—Originally posted on Dreamwidth, where there are comment count unavailable comments. Please comment there using OpenID or a DreamWidth account (which you no longer need an invite code to create). Though I am leaving comments enabled on LiveJournal for a bit, please don't comment here if you can do so there instead.
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Completing cycling the Berlin Wall Trail

In retrospect, it's a little puzzling that in my first few years in Berlin, I hardly ever cycled out of the city to explore the countryside, given how much I'd enjoyed doing precisely that in Newcastle and Edinburgh (and the one time I went on a bike ride in Cambridge). It must have been the legacy of fifteen years in London, where by the time I'd reached the countryside, I'd had enough and just wanted to turn around and go home again.

Berlin is a third the size of London, but it took the pandemic to teach me that. Meaning: When my work sent us all home from the office, I wanted to do as much cycling each week as I would have done commuting, to keep myself fit. After a few weeks exploring the city, I reached the countryside and rediscovered that it was really nice (duh).

Shortly afterwards, I discovered that the sections of the Berlin Wall Trail on the city edge (including my favourite bike ride in Berlin*) nicely combine cycling through pleasant countryside (on, generally, at least one side) with well-maintained cycle paths.

* The route takes you through fields, past a small lake then through a pine forest, with sandy areas, then along a raised boardwalk over a marsh, with signs along the way showing the wildlife in the marsh.

After I'd been cycling thus for a little while, I decided to mark out the Berlin Wall Trail on the map where I'd been tracking my cycling progress:

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The result inspired me to cycle the rest, and today I closed the last gaps in my coverage (almost entirely in chunks of no more than two hours, that I could squeeze into the time I would, pre-pandemic, have been commuting by bike, plus my lunchbreak) of the 100 mile (160 km) course of the Wall:

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Key:
Dashed line = where the Berlin Wall Trail departs from the route of the Wall.
Dotted line = route of the Wall, but not of the Berlin Wall Trail.
Light blue = remaining sections of pipe-onna-wall outer wall. (Other sections of wall remain but are not so obvious.)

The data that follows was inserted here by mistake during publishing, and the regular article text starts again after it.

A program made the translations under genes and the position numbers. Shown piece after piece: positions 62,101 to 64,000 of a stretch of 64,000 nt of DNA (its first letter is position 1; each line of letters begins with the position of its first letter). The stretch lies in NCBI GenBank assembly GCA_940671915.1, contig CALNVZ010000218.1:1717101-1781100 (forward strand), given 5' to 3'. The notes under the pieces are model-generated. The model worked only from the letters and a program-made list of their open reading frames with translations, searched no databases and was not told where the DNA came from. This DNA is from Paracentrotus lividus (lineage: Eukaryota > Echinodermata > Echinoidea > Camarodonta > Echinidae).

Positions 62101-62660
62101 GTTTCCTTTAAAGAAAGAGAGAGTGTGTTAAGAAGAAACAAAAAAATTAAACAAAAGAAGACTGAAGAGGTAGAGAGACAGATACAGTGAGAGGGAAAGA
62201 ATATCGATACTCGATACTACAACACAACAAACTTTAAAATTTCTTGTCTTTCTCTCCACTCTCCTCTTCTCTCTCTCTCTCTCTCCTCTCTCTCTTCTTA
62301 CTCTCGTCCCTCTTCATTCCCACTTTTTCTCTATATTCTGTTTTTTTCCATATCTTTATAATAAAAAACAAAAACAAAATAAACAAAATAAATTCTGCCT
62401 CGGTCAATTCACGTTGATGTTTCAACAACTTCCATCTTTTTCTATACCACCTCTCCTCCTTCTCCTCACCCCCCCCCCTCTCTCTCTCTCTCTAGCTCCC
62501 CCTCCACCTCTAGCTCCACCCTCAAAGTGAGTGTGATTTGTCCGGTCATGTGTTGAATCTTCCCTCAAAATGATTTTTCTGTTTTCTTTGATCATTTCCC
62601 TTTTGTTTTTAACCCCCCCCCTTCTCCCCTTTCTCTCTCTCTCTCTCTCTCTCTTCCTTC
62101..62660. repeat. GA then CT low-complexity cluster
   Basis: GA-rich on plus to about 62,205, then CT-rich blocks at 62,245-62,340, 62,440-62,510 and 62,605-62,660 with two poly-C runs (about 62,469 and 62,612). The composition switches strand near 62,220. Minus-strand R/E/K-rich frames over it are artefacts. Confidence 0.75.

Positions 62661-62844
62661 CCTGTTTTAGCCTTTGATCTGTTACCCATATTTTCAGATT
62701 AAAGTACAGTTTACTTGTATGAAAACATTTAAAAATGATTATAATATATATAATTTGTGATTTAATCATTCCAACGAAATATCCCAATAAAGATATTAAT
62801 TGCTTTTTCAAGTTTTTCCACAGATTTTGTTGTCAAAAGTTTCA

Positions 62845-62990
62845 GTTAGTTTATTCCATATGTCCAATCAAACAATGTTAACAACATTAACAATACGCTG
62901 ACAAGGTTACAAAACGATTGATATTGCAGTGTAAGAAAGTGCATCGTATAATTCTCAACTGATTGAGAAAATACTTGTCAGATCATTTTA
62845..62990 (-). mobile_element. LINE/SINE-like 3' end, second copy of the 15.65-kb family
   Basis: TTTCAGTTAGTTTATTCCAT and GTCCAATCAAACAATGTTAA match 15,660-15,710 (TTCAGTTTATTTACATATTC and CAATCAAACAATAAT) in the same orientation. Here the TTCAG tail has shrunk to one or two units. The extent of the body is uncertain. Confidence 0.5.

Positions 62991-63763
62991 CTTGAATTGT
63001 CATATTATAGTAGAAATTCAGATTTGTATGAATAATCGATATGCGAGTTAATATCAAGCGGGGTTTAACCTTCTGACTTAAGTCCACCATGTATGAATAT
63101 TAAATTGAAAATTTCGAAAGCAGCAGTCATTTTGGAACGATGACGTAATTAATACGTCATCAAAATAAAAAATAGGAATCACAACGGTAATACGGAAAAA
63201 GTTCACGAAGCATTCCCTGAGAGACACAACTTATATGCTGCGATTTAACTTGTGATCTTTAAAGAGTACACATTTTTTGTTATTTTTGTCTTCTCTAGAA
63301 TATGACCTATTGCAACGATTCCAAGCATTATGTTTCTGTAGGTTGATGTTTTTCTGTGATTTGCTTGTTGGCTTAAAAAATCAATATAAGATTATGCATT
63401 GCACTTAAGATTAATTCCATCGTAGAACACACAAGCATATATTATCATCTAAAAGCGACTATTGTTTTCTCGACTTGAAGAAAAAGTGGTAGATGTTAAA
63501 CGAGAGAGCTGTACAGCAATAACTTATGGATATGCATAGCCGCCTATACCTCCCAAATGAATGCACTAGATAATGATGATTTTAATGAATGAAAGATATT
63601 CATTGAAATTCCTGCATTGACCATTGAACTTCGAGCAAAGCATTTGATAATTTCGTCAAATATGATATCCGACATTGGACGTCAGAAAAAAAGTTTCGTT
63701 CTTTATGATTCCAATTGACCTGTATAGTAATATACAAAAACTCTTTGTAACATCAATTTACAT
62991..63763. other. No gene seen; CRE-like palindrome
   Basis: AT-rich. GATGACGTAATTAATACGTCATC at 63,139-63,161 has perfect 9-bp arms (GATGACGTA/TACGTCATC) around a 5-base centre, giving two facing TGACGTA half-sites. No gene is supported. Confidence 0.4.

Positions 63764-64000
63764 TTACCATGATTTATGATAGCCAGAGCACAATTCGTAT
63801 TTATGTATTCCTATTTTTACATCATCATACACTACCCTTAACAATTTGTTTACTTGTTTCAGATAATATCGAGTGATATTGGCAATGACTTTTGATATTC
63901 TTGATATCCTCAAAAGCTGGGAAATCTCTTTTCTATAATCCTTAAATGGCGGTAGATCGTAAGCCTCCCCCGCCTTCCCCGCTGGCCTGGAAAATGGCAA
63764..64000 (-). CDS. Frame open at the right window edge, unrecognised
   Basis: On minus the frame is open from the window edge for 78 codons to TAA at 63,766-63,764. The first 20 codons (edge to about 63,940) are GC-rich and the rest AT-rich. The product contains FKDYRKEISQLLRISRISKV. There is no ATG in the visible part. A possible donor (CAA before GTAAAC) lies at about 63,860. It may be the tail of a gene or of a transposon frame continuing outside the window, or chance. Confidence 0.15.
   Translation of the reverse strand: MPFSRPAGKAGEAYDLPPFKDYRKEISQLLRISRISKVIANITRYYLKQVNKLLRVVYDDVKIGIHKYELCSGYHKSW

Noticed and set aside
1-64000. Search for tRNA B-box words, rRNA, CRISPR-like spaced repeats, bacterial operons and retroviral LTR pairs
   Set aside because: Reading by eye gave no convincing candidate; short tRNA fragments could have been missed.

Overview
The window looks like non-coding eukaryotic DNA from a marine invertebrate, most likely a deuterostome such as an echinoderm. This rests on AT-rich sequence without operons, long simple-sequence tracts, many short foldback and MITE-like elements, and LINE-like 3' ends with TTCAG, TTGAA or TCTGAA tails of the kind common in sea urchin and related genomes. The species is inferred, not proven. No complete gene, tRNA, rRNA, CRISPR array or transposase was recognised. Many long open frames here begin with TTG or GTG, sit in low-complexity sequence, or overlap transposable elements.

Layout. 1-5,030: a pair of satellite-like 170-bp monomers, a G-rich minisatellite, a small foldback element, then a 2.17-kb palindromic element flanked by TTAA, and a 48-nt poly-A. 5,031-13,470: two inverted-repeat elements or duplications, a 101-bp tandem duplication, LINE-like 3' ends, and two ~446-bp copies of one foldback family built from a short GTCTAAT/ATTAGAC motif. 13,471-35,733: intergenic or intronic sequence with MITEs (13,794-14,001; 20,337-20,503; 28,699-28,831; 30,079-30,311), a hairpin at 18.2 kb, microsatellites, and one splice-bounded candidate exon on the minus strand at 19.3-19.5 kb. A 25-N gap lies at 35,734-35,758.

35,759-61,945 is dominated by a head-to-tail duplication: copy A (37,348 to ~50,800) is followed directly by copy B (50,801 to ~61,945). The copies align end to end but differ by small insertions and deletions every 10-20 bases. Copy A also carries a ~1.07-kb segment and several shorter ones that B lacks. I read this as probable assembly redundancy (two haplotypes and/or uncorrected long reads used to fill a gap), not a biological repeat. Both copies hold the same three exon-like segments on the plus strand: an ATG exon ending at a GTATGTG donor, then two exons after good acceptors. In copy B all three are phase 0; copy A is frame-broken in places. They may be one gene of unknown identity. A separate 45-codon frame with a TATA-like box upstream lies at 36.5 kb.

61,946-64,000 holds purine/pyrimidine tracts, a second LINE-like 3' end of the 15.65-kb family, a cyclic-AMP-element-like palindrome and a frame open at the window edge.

And here's how I did the cycling:

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—Originally posted on Dreamwidth, where there are comment count unavailable comments. Please comment there using OpenID or a DreamWidth account (which you no longer need an invite code to create). Though I am leaving comments enabled on LiveJournal for a bit, please don't comment here if you can do so there instead.
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Berlin Wall exhibition in Hohen Neuendorf

On Whit Monday, I took advantage of the public holiday and the presence of my in-laws (to look after Rafi) to go on a bike ride to the northernmost section of the Berlin Wall Trail (which turned out to be a 43 mile ride in total).

On the edge of Hohen Neuendorf (or, technically, just across the state line and former border in Frohnau), there was a substantial exhibition on the Wall, located outside of one of the few remaining watchtowers.

I found this exhibition interesting not least because it featured an infoboard about the East German border guards who portrayed the Wall. Rather than being psychopaths who volunteered for the chance to fire upon their fellow citizens, many of them were soldiers who had to serve involuntarily on the Wall, and feared being put into the position of having to open fire on people trying to escape to the West:

One day in October 1989 Holger Westphal found himself with fifteen soldiers and a Kalashnikov in his lorry in the Berlin hinterland, to protect this area. On the day in question demonstrations were announced, therefore the security level was somewhat raised.

Shortly before leaving the lorry, the officer gave the order to shoot in the case of an attempted border crossing. Later this order was, however, disclaimed. The fifteen soldiers, who had to take up positions every fifty metres, decided in advance though not to shoot, which would have been punished as high treason.